The Rehabilitation Act of 1973 was a predecessor to the ADA and is another law that prohibits discrimination on the basis of disability in programs conducted by federal agencies or receiving federal financial assistance, in federal employment and in the employment laws of federal contractors.
The Pregnancy Discrimination Act applies to employers with 15 or more employees and prohibits discrimination against pregnant employees with regard to any benefit of employment, including disability leave, health insurance, hiring, firing, layoff, pay, training, promotions, and job assignments. In short, employers must extend the same rights and benefits to pregnant employees as they do to other similarly-situated employees.
While the PDA doesn’t specifically require employers to accommodate pregnant employees, it does require employers to treat pregnant employees the same as non-pregnant employees who are temporarily disabled for other reasons. For example, if an employer offers light duty work to all employees who need light-duty work for other reasons, a pregnant employee is entitled to the same treatment.
The FMLA requires employers with 50 or more employees to provide up to 12 weeks of unpaid leave to women for any period of incapacity due to pregnancy, for prenatal care or for her own serious health condition following the birth of a child. An example of leave needed during a woman’s pregnancy could be for an employee who suffers severe morning sickness in the first month of her pregnancy. Another situation in which leave much be granted is to allow a pregnant employee to take time off to attend regular prenatal appointments.
Title VII Of The Civil Rights Act of 1964 prevents employers with 15 or more employees from discriminating on the basis of race, color, sex (including pregnancy), religion or national origin in all aspects of an employment relationship, including hiring, discharge, compensation, assignments, and other terms, conditions and privileges of employment. Title VII provides protections to pregnant women by prohibiting pregnancy discrimination such as refusing to hire a female between the ages of 18 and 25 on the grounds she may become pregnant or refusal to hire a pregnant woman or one who has just given birth. It’s important to note that harassment in the workplace is a form of discrimination and strictly prohibited by Title VII. Harassment in the workplace related to pregnancy can include actions such as intimidation, insults, harassing comments over pumping breast milk or comments about a woman’s body.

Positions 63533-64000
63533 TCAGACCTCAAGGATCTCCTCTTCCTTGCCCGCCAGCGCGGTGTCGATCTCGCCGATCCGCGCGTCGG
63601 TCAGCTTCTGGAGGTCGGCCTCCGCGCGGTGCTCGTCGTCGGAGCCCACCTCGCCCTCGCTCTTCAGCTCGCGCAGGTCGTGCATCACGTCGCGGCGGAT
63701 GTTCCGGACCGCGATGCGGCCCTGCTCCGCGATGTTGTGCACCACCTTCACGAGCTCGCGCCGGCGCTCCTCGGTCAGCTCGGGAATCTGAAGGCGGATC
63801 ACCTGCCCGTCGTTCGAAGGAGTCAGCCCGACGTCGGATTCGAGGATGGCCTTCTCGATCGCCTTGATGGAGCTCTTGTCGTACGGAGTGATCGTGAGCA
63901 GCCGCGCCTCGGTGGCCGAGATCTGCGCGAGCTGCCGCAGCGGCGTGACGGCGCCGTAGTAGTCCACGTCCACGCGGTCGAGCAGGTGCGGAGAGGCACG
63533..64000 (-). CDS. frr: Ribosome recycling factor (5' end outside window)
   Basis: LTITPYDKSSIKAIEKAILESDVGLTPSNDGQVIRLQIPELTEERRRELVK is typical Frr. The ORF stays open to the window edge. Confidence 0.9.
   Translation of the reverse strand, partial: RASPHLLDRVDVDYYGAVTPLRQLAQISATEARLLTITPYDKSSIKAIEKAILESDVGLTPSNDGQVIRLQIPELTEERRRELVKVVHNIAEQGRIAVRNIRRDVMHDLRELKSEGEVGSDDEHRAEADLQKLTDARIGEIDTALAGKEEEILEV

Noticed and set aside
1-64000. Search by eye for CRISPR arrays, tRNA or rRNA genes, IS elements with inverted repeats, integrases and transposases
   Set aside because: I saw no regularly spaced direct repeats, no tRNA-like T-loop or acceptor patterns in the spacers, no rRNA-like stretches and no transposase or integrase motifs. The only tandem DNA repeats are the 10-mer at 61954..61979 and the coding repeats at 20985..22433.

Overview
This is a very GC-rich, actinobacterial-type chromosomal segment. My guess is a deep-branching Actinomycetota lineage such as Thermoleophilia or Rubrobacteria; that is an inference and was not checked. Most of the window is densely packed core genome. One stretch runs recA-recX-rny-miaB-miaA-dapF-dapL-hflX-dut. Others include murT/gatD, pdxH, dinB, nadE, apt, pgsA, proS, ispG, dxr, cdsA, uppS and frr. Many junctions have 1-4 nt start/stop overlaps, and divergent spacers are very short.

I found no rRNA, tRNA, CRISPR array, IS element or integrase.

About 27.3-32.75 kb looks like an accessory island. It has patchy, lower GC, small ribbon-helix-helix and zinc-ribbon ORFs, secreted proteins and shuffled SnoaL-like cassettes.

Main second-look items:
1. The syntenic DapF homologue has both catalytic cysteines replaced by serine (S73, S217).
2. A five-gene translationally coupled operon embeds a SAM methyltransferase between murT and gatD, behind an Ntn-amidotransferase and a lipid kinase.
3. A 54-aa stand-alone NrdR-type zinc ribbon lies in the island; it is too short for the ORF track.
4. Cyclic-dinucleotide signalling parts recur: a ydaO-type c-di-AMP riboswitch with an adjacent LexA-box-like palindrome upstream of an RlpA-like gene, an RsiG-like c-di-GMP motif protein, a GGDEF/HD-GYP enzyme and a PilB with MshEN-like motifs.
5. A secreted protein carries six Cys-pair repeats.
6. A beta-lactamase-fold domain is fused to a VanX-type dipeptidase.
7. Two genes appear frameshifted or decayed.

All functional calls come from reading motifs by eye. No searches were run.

What’s On The Horizon For Federal Employment Law?
The Pregnant Workers Fairness Act was drafted in an effort to fill in the gaps for pregnant employees among Title VII, the PDA, the ADA and the FMLA. The proposed law would clarify that employers are required to make reasonable accommodations for pregnancy-related work restrictions. Employers would be required to engage in an interactive process with employees to determine whether an accommodation is reasonable. Employees would be entitled to protection from retaliation, coercion, and intimidation for requesting or using an accommodation. Specifically, the bill declares that it is an unlawful employment practice to: